Measuring the impact of intimate partner violence on the health of women in Victoria, Australia
T Vos, J Astbury, LS Piers, A Magnus, M Heenan, L Stanley, L Walker, & K Webster
Using burden of disease methodology, estimate the health risks of intimate partner violence (IPV) among women in Victoria, Australia.
We calculated population attributable fractions (from survey data on the prevalence of IPV and the relative risks of associated health problems in Australia) and determined health outcomes by applying them to disability-adjusted life year estimates for the relevant disease and injury categories for Victoria, Australia for 2001.
For women of all ages IPV accounted for 2.9% (95% uncertainty interval 2.4–3.4%) of the total disease and injury burden. Among women 18–44 years of age, IPV was associated with 7.9% (95% uncertainty interval 6.4–9.5%) of the overall disease burden and was a larger risk to health than risk factors traditionally included in burden of disease studies, such as raised blood pressure, tobacco use and increased body weight. Poor mental health contributed 73% and substance abuse 22% to the disease burden attributed to IPV.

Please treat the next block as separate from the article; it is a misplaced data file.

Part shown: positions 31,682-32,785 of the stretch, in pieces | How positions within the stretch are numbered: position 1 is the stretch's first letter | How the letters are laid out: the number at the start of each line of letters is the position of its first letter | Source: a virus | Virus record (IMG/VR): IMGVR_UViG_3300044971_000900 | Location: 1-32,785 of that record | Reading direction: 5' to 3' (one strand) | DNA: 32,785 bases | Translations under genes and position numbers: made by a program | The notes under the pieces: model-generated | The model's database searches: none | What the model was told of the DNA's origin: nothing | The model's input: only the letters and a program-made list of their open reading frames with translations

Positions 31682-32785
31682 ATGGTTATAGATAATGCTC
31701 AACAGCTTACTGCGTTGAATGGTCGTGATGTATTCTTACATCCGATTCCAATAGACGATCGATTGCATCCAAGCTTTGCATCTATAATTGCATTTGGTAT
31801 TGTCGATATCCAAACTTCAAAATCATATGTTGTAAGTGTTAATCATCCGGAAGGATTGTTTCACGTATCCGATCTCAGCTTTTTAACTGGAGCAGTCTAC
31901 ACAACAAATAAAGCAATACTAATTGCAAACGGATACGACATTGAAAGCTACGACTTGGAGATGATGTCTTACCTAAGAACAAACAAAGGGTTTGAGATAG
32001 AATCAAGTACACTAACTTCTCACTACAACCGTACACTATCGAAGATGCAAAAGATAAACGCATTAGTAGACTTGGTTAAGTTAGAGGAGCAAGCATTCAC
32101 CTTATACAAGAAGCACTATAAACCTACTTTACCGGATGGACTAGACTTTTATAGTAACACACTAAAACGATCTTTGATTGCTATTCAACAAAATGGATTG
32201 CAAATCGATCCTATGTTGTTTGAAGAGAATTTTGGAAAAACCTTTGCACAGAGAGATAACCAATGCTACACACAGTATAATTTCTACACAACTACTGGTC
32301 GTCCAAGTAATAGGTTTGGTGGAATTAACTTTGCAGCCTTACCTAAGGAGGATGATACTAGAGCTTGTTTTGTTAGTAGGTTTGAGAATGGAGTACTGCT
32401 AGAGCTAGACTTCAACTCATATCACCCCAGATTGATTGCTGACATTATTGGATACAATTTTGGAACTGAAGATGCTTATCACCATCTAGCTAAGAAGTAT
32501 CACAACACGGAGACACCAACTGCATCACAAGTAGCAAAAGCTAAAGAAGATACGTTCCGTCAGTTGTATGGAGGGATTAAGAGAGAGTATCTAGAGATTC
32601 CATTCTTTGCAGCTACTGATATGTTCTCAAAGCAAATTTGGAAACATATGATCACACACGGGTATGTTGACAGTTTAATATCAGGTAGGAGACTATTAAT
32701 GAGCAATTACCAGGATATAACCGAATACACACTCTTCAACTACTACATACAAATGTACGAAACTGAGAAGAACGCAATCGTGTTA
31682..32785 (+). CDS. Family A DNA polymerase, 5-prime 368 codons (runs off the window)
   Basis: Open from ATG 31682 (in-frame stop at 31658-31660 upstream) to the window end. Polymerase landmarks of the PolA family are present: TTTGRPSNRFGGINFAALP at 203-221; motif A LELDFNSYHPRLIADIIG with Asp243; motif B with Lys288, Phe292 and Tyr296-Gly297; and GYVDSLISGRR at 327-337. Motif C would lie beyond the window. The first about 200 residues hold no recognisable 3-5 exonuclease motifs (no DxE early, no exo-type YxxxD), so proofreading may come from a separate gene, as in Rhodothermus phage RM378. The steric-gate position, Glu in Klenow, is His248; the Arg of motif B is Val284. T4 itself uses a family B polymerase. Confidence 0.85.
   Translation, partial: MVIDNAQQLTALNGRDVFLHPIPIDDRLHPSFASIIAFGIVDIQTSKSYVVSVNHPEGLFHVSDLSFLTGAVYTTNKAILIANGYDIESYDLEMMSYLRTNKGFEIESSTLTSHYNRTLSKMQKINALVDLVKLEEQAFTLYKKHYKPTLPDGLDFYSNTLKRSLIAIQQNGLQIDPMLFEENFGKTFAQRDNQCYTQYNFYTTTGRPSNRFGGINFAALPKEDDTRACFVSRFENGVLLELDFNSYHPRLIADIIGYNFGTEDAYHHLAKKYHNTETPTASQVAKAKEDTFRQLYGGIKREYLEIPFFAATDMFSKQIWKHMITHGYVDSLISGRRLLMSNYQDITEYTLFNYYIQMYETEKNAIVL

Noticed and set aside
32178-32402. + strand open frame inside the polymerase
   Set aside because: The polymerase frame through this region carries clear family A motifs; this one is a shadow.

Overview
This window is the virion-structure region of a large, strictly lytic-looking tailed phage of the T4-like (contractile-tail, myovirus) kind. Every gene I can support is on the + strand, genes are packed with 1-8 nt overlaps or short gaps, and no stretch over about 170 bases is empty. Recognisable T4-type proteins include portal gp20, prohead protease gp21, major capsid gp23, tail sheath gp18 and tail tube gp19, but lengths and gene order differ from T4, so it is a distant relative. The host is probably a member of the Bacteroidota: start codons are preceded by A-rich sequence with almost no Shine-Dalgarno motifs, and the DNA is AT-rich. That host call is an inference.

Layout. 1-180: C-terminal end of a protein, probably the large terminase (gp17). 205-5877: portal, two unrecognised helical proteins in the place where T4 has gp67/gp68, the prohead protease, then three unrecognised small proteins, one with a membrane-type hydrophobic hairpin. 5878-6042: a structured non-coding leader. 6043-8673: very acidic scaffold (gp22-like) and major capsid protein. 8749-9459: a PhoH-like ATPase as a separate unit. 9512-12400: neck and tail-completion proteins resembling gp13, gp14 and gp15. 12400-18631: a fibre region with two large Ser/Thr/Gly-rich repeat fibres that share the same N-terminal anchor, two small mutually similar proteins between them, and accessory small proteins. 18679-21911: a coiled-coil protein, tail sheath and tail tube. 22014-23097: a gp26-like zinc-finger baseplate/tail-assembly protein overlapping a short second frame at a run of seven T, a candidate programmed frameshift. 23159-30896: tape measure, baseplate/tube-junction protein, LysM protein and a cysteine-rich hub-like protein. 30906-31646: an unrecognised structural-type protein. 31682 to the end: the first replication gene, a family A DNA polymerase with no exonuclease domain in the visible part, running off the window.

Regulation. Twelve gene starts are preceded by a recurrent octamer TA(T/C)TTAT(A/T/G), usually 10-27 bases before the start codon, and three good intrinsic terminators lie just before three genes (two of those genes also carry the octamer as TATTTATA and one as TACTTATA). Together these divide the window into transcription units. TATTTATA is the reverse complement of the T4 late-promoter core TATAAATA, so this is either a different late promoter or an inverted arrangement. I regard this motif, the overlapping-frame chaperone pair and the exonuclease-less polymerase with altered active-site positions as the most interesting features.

Our findings suggest that IPV constitutes a significant risk to women’s health. Mental health policy-makers and health workers treating common mental health problems need to be aware that IPV is an important risk factor. Future research should concentrate on evaluating effective interventions to prevent women being exposed to violence, and identifying the most appropriate mental health care for victims to reduce short- and long-term disability.